I know, I know. There’s still a long ways to go before now and the end of Harvest, which for me tends to be around the first week in November or so. We could have a perfect ripening season, great weather during Harvest and still end up with an “average” sized crop. Yes, there indeed is a long way to go before all the grapes are safely in the barn and it could all work out perfectly. However, I’m no weather forecaster but I am hearing rumblings of an El Niño winter.
Remember how last week I said I had my rot and botrytis radar on? I just turned the dial up to “High Alert”.
Alison Crowe is the Director of Winemaking for Plata Wine Partners and Winemaker for Picket Fence Vineyards, Garnet Vineyards and others. She sources from vineyards all over California for her clients’ projects and lives in Napa with her family. Girl and the Grape won “Best New Wine Blog” in 2014. Reach her at LinkedIn, @alisoncrowewine ,email@example.com
1- It’s not early (anymore)
Back in April, after a historically warm winter in California, we winemakers were gearing up for an early start to the harvest season. Budbreak happened around the state at record early times; a full week earlier than 2014 which was in itself 2-3 weeks earlier than normal. Oh well, we said. That means it’ll finish faster and maybe we’ll get to dress up and have some beers on Halloween. Beers aside, one of the true benefits to an earlier-than-normal harvest is the reduced risk of November rain falling on any crop still on the vine.
Fast forward two months and it looks like, just about statewide, we’ve been flung back to “normal”. Two of the coldest spring months we’ve had in many years have really put the brakes on the ripening. For me that means I’ll be starting to pull off the first of our Carneros Stanly Ranch Pinot Noir around September 10 or so, instead of August 18 like last year. It also means that I may have to worry about late fall rains . While I’m not going to get all pessimistic and predict another 2007 or 1989 (though I was still in Junior High back then), I would be lying if I told you I didn’t have my rot and botrytis radar on.
2-Some areas won’t be so affected by the drought (this year)
The warmer, drier winter that accelerated an early bloom this year had a silver lining. Because we didn’t have many frost events, especially in the North Coast, those wineries using irrigation pond water for emergency frost protection didn’t have to get the sprinklers out. As a result, going into the (presumably) hotter summer and fall growing season, many folks in the North Coast have ponds over 80% full. The cooler, damper spring we’ve been having has additionally kept some areas of the state a little greener as we roll towards June.
Some areas of the state like Paso Robles however, have been so dry for so long that we’re starting to wonder if not just the quantity, but the quality of any water used for irrigation might have impacts on the fruit and on the vine. Higher salt levels can translate to higher levels of potassium in the grapes which in turn can cause higher pH’s (lower acidity). That can have a real impact on fermentation dynamics and eventual wine quality so those of us in really dry areas will be keeping an eye on juice and wine chemistries early on. Unless we get a really wet winter, even those of us who skated through this year will start to be really affected. If we don’t see appreciable rain in late 2015/early 2016, I predict a much lighter crop for Harvest 2016.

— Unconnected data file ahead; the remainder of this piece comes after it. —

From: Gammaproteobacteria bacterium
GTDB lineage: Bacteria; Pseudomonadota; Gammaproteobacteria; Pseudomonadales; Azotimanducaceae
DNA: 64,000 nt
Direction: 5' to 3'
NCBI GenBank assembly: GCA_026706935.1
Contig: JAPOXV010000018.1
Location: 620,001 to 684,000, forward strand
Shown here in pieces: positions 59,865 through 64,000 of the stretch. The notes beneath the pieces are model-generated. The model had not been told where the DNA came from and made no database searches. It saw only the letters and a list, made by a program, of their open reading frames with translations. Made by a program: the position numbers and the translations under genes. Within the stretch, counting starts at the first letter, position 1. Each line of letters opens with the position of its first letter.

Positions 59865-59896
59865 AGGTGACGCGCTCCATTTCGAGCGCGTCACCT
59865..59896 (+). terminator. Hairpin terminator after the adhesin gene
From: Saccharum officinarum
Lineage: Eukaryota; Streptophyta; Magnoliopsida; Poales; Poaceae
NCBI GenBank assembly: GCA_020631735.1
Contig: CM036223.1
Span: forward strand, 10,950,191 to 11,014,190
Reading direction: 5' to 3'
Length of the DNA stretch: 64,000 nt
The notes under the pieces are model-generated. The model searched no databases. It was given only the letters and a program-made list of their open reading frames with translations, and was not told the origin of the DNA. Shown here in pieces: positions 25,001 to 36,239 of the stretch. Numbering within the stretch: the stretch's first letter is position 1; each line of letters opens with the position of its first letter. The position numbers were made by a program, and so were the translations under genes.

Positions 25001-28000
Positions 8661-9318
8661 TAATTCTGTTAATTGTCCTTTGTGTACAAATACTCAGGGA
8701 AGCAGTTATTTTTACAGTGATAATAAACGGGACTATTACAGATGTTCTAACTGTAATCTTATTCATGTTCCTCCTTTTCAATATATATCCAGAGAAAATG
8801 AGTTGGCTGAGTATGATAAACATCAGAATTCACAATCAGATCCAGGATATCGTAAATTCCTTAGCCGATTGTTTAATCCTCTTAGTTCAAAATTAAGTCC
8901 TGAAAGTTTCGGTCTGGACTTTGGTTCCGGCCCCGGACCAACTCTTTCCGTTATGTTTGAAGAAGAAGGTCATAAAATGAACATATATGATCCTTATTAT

3- It’s going to be hard(er) to find the right pick date
If the weather is warm and clear during the bloom-to-set period of grape ripening, when the flowers get fertilized and turn into developing grape berries, it usually lasts two or maybe three weeks. Because of the cold, drizzly weather many of us have been experiencing this spring, this critical period has been elongated and interrupted. Little delicate flowers have a harder time getting consistently fertilized when it’s windy, cold or rainy. This means many of us are still seeing blooming flowers and set berries on the same shoot as well as many “hen and chick” clusters where bigger berries are interspersed with tiny little hard BB’s. This in turn means that, as the grapes approach ripeness, some clusters on the same vine and even berries within the same cluster may be more or less ripe when compared to their neighbors. That means winemakers have to be super-vigilant when choosing pick dates. They will have to really make sure their vineyard brix sample size is big enough to be significant and they will have to rely on multiple cluster rather than berry-only samples. Forget about just skipping down a few vine rows popping random berries to taste for development; 2015 will be a season where it will pay to sample early, widely and often.
Alison Crowe is the Director of Winemaking for Plata Wine Partners and Winemaker for Picket Fence Vineyards, Garnet Vineyards and others. She sources from vineyards all over California for her clients’ projects. Girl and the Grape won “Best New Wine Blog” in 2014. @alisoncrowewine firstname.lastname@example.org